Wandsworth means “The village by the Wandle”. The Wandle is a river which runs from Croydon and joins the Thames just west of Wandsworth Bridge.

There were several mills on the Wandle in the 16th century, and the area was relatively industrial. It was particularly an area for hatters and dyers. Wandsworth supplied hats to the cardinals in Rome and became famous for its hats throughout Europe. When Huguenot refugees arrived in the 18th century, they established brass manufacture in the area. Brewing was also a local industry, and Young’s Brewery was based there. Voltaire lived in Wandsworth from 1726-9.

In the 18th century, rich merchants began to build large houses around the common, which they tried to enclose for private use, but the local people successfully opposed it. The Surrey Iron Railway was one of the first of the railways to be constructed and ran through the area in 1803. This precipitated large-scale residential development of the area. The first Wandsworth Bridge was constructed in 1870. It was replaced by the present bridge in 1936. Wandsworth prison was built in 1849. Oscar Wilde spent the first six months of his sentence there in 1895. Ronnie Biggs, one of the great train robbers, escaped from the prison in 1965.

Wandsworth as a residential area is a quite small part of the London Borough which takes its name. The area between Wandsworth Park and Battersea along the river front, down to Armoury Way, has seen extensive redevelopment in recent years. Battersea Reach contains nearly 700 flats in 10 tower blocks. Riverside West is an equally large development towards Wandsworth Bridge. Near the mouth of the Wandle River there are over 400 flats in the Riverside Quarter. Near Putney inland, more estates, large and small, have been created.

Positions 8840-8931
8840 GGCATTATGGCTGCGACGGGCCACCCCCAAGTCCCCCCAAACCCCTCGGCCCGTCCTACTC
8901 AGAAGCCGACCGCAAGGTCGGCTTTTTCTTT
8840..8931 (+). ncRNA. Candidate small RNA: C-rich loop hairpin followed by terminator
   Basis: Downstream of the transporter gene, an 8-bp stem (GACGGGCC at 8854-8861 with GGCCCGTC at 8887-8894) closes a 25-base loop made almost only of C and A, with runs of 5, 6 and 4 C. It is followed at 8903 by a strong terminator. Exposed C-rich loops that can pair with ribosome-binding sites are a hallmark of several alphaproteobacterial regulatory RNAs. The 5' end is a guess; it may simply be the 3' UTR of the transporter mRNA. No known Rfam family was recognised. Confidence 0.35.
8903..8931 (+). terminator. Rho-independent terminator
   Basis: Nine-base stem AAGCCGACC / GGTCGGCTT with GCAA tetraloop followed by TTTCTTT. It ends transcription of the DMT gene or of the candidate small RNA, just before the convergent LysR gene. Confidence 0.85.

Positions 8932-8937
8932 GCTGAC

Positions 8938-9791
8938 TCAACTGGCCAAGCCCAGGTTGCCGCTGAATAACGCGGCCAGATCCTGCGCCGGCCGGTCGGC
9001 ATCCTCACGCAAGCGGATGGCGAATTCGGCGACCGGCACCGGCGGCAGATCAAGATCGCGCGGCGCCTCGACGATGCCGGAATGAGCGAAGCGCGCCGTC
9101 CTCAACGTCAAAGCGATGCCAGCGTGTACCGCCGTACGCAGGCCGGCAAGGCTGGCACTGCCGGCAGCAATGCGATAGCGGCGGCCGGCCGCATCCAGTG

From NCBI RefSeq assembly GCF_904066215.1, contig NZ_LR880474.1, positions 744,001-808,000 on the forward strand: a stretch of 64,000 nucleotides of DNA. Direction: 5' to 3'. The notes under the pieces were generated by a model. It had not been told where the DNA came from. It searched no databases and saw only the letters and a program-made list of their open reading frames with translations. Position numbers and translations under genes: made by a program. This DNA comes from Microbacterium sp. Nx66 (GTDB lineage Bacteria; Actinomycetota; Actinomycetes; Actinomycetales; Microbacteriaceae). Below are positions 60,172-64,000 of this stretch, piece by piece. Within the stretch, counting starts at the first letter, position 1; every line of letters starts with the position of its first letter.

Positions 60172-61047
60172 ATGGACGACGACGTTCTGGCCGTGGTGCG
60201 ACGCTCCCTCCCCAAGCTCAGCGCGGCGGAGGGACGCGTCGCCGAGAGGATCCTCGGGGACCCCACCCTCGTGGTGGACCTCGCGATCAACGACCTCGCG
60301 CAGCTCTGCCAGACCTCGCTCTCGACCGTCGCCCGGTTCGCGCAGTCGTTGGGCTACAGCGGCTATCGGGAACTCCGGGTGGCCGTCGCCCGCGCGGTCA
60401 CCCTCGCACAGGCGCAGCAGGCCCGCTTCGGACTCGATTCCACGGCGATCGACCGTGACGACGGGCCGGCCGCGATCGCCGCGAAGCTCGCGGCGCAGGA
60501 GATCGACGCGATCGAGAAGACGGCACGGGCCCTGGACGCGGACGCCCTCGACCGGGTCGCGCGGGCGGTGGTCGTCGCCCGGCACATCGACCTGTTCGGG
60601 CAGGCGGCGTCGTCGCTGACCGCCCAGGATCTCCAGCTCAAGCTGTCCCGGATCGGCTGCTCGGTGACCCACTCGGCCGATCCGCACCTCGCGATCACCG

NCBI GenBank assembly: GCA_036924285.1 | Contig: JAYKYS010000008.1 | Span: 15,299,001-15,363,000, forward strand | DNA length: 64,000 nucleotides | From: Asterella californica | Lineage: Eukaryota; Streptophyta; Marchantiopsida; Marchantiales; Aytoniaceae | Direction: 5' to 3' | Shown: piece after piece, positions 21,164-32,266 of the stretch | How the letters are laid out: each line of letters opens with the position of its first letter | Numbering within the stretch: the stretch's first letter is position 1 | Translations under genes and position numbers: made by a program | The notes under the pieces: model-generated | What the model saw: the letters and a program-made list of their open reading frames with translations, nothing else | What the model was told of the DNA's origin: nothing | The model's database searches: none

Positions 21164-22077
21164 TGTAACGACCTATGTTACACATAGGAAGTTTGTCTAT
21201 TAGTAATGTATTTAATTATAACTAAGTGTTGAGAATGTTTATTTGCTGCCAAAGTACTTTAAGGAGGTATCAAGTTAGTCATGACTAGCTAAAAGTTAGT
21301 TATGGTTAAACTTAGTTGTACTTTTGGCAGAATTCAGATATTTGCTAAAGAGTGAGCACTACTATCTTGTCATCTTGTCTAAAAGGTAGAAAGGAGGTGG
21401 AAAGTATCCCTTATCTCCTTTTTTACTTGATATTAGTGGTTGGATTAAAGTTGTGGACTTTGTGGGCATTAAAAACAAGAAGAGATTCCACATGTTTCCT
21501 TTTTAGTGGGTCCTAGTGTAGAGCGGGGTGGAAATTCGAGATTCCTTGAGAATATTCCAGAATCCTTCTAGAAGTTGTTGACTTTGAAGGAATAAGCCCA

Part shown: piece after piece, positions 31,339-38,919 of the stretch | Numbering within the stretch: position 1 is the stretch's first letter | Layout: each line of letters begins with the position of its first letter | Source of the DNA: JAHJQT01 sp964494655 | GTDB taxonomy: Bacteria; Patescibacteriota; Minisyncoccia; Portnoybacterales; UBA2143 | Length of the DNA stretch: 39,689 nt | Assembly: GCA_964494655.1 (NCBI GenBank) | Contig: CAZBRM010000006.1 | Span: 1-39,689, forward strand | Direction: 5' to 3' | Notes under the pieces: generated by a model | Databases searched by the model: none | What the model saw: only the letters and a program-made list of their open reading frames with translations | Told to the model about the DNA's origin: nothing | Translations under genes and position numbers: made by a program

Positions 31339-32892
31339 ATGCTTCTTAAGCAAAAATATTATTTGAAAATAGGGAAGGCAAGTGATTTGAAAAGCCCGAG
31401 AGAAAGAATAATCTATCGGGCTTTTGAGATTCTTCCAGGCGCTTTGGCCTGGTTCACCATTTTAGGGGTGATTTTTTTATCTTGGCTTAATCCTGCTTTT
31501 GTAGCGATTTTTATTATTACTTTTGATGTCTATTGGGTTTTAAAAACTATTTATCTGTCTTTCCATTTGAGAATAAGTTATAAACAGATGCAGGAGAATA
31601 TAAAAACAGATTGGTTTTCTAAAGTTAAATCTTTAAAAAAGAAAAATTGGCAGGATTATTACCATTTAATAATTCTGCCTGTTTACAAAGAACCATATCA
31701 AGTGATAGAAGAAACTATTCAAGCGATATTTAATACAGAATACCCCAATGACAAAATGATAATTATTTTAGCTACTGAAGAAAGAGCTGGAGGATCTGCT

There are still early Georgian houses in Church Row and Victorian cottages in Sudlow Road. Just south of Wandsworth Town Station and east of Fairfield Street there are small Victorian cottages in various streets named Tonsley – Road, Street, Place, Hill – and surrounding roads. Smaller attractive properties are to be found in the north part of this area, such as Dalby Road, with larger houses in the south, such as Dempster and Birdhurst Roads.

South of East Hill is St Ann’s Hill area, which contains terraces of late Victorian and Edwardian properties, which are generally larger than the houses to the north. Sought-after roads include Geraldine Road and Eglantine Road.

Wandsworth Common Road which skirts the Common on the west of Trinity Road contains large Victorian houses. Heathfield Gardens, adjoining the Common, has Regency cottages. There are attractive properties on either side of Wandsworth Common. Elsynge Road and Spencer Road to the north contain large Victorian properties with considerable gardens, as well as more cottage sized properties. On the south side is Spencer Park with large detached and semi-detached houses from Victorian times through to post-war houses, lining the Common, but with their own communal garden.

“The Toast Rack” is the name for a group of streets nestling in Wandsworth Common, and they are the streets between Trinity Road and Baskerville Road. They are large detached and semi-detached Victorian houses with considerable gardens. On the other side of Trinity Road is the Magdalen Estate, with large houses in streets running off Magdalen Road, just south of Wandsworth prison. Houses between Routh Road and Lyford Road back onto an extension of Wandsworth Common.

At the foot of the Common, near Wandsworth Common station, is “Bellevue Village” taking in streets to the south of Bellevue Road. St James’s Drive contains terraces of large Victorian houses, and there are smaller houses in neighbouring streets. More large Victorian houses are found in the streets, like Wandle and Hensham Roads, on the other side of Trinity Road.

Back in the centre there are mainly Victorian houses to be found in the West Hill area, but also some 1930s and post-war houses, and council flats. Wimbledon Park Road contains Victorian houses, as does West Hill Road. On the east of Merton Road, Broomhill Road contains small houses, but there are progressively larger Victorian houses in the streets back towards Buckhold Road. There is a council-built estate of small houses off Longstaff Crescent which backs on to King George’s Park.